And there’s that one little addition to our family who also needs to be supported.


Ten years, we’re doing alright.

Finding my bliss

This morning there was a Women in Media panel at Blissdom Canada. It was the first session of the day, lead by Erica Ehm – who was an important part of my childhood.

And Erica took this picture of me with Dini Petty, another important part of my childhood.

And Erica took this picture of me with Dini Petty, another important part of my childhood.

The session was a collision of worlds for me. I went to journalism school, I wanted to be a sports reporter, and I was for a very short time. But it was a long, long way to work myself up in a world that I wasn’t entirely comfortable in. You see, I did really well in journalism school when I had guidance and praise, in the real world there is not so much.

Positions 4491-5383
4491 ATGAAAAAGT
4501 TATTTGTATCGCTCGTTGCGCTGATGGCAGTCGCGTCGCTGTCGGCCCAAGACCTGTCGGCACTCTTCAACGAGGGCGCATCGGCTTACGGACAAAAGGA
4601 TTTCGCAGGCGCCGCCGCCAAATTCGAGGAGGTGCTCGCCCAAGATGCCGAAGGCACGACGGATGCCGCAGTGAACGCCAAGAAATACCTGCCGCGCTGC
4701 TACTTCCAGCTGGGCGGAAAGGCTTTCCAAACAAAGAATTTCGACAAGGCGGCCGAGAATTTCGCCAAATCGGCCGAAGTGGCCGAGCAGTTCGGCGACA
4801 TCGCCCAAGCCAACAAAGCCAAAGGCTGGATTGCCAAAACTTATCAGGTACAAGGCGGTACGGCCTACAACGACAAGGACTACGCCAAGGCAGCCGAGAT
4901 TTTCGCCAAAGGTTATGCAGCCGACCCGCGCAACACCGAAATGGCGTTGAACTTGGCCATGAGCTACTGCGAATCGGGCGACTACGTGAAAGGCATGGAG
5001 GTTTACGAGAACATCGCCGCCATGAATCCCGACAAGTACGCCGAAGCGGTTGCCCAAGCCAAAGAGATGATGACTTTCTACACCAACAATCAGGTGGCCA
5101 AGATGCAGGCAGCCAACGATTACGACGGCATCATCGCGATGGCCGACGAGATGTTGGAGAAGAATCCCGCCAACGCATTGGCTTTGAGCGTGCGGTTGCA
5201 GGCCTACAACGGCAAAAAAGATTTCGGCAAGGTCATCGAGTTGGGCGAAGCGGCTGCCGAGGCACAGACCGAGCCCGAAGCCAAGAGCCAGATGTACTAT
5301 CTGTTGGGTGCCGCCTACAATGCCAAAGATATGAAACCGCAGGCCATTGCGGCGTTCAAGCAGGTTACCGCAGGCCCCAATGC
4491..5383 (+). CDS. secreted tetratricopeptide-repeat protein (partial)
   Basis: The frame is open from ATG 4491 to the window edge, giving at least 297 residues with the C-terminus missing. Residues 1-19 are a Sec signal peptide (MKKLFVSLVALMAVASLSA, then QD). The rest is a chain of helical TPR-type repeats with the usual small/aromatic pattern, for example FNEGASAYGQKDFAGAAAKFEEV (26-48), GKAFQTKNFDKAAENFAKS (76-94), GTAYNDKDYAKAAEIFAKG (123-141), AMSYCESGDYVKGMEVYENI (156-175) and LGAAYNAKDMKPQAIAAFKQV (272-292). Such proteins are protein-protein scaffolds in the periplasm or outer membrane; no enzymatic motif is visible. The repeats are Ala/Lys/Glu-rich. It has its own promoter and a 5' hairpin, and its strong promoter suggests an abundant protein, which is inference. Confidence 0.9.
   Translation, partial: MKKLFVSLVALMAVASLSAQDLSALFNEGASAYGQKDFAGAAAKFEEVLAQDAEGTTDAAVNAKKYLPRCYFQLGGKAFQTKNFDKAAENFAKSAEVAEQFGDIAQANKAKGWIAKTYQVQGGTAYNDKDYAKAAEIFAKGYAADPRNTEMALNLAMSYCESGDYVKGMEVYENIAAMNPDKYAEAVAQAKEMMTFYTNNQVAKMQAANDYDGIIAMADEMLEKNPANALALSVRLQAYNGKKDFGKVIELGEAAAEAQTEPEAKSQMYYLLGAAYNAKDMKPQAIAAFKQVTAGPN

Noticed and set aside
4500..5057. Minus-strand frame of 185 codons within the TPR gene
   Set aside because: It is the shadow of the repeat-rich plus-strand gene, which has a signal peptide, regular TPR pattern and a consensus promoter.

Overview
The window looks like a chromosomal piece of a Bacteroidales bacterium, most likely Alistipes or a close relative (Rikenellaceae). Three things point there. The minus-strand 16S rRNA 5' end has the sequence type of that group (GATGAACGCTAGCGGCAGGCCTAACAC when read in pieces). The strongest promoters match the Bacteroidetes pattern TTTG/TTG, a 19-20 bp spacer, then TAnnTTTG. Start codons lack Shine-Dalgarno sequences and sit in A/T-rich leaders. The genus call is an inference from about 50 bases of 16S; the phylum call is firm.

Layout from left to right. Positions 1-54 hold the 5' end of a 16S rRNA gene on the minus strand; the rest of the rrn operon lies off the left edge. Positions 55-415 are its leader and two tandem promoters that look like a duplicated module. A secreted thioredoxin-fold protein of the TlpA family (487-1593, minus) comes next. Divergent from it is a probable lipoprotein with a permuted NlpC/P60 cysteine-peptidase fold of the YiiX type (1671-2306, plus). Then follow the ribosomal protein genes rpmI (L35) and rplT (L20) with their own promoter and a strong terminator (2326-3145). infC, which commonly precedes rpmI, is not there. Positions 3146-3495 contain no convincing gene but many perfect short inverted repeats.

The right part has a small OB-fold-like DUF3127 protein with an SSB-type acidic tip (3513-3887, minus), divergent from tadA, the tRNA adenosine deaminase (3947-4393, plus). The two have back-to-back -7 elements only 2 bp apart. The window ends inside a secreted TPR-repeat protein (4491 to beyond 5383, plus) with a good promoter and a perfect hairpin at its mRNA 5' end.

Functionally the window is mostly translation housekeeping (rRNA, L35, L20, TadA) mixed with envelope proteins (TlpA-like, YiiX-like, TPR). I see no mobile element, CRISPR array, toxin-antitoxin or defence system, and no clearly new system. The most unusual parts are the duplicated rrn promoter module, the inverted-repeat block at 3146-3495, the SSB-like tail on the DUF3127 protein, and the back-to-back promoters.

I took a leap and restarted my life and threw myself into my degree. By the time I finished university I knew that I loved politics and I knew I loved Joe.

I still often think about how lucky I am to have found a great job with great people in my field. I got to work for one of the greatest politicians this country has known.

Now, politics and journalism are two fields where women are pushing to succeed. This was brought up on the panel – with Jane Taber there, you’ve got to talk about the hill.

I love politics. I loved it when I was in it, if I ever had any doubts then the classes I’m taking right now prove it. And I am also lucky enough to have great examples in my life of women who have done it, made their voices heard. I can do it. I can be the future of a panel like this – women in politics.